Tales of the Amelia K

Church Point Ferry Service: the Amelia KAmelia K: Curious Cargo & The Underpants Incident

She may not be the most beautiful of vessels, but our own ‘Tin Can’ is a hearty girl. She dependably ploughs the worst of the worst of Pittwater swells. She is safe passage for children, dogs, groceries… and fridges, and truck tyres, lamps, not a few unnerved chooks, and wait for it, … a motorbike.

At one point cargo became so curious we had to tell one of the drivers:

“If passengers cannot load their cargo themselves, it shouldn’t be on board. No helping. And further, no elephants or giraffes onboard. Ever.”

Jack Kirkpatrick built the Amelia K in 1995-96. Unlike the timber Curlew and Elvina, she’s a relatively young ferry. She was designed using a port boat as a basis, then modified to suit our ferry service requirements.

Jack worked hard on the Amelia K. Function over form she is, and proud of it. She’s a strong, sturdy vessel capable of ferrying 67 passengers to their destination despite the weather. She requires only a Coxswain to drive due to cleverly laid out docking points.

For me, the Amelia K is the school boat. When Simon and I first bought the ferry service, most days I would go with Carrie or Tim and a deckhand on the school run. Hilarious is an understatement.

When the school year begins gorgeous little five year olds climb aboard, crying, with parents left behind, standing at the wharves (often also crying). The little ones hop on and sit with a friend or a designated “looker afterer,” which the big girls just love. Inevitably they’re colouring in, happily chattering in record time. Heartbreaking sobs to high spirits in less than 60 seconds.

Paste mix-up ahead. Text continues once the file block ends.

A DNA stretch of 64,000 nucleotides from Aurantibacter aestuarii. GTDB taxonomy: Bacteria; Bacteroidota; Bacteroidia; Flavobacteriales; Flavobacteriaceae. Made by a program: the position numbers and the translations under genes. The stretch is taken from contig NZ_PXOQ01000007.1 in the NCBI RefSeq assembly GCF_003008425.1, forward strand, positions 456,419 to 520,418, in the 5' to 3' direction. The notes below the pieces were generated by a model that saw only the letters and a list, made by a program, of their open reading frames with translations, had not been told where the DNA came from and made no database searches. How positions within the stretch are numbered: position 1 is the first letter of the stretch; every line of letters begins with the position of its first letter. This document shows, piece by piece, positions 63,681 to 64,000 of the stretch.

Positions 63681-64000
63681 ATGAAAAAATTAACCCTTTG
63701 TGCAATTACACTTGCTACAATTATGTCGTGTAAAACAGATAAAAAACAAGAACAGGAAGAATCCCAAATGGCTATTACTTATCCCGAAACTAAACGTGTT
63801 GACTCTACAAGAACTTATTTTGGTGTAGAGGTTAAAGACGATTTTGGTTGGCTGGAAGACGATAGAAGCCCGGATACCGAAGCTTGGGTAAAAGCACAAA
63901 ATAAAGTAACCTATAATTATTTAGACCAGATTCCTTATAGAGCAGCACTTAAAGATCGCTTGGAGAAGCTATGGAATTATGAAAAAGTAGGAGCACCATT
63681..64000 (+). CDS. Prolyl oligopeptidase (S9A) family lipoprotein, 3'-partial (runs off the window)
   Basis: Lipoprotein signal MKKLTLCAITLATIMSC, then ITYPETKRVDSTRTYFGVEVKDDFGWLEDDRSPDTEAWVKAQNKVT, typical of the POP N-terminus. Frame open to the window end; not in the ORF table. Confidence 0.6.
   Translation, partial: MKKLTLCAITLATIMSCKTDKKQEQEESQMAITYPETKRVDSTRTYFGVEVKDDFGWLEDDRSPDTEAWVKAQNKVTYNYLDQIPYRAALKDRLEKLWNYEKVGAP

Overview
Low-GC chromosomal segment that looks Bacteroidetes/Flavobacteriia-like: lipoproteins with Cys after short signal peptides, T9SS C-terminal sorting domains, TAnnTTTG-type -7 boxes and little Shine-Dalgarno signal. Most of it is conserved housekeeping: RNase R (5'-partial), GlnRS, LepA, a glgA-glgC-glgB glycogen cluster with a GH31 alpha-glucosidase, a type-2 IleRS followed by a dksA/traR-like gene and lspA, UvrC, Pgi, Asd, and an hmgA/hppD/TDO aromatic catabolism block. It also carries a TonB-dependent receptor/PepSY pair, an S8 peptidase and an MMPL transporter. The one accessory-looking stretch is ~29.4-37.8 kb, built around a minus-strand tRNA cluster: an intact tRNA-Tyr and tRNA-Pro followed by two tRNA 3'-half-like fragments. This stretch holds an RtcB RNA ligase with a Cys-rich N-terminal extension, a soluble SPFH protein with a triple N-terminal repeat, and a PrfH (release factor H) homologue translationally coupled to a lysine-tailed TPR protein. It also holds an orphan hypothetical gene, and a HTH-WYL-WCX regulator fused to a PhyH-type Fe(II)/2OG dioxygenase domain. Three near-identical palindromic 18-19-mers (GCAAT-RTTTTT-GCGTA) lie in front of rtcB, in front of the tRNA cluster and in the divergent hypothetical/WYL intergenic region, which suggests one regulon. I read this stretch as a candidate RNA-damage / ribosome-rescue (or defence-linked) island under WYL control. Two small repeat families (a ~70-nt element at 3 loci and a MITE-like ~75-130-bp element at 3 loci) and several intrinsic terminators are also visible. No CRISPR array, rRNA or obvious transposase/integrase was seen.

We haven’t forgotten the underpants…

The story goes, we needed a new deckhand. I heard about Roz, a good soul working with underprivileged Vietnamese children. Roz climbed aboard expecting 20 or so kids quietly doing homework. No Roz. Not so. Sixty small passengers in tow running amuck.

First experience: one wee bloke pulling down his underpants, showing Roz his willy. It was a shock for sure, but easily forgiven. His ‘sorry’ letter melted her heart. The kids are at times a handful, but so often after leaving the ferry, we have a bit of a smile and chuckle at their antics.

Proudly, news of the ‘Tin Can’ has worked its way beyond our own community. Of course, the Amelia K’s great claim to fame is the rescue of Obeo in Susan Duncan’s book, Salvation Creek, and the near demise, of Susan herself. It’s there in print for posterity!

As well, last year The Australian reported this:

The Australian, 2010…

“Docking by braille,” observes one of my fellow passengers drily as the Church Point Ferry Service’s Amelia K bumps and bashes its way to a standstill against Bell Wharf on Scotland Island, at Pittwater’s southern end. It’s a windy day, with an unusually low tide, and although we’re only a few hundred metres from the mainland, the ferry skipper is working hard to deliver his passengers safely ashore.

He slams the engine into reverse and with a tremendous roar and shudder the Amelia K — a functional rather than beautiful vessel — lurches away from the wharf to continue its circuit of the island. The Church Point Ferry Service, which departs hourly, on the half-hour, operates a daily school run to Newport, an early morning and evening commuter run and delivers newspapers and mail. It plays a vital role in this tight-knit community.

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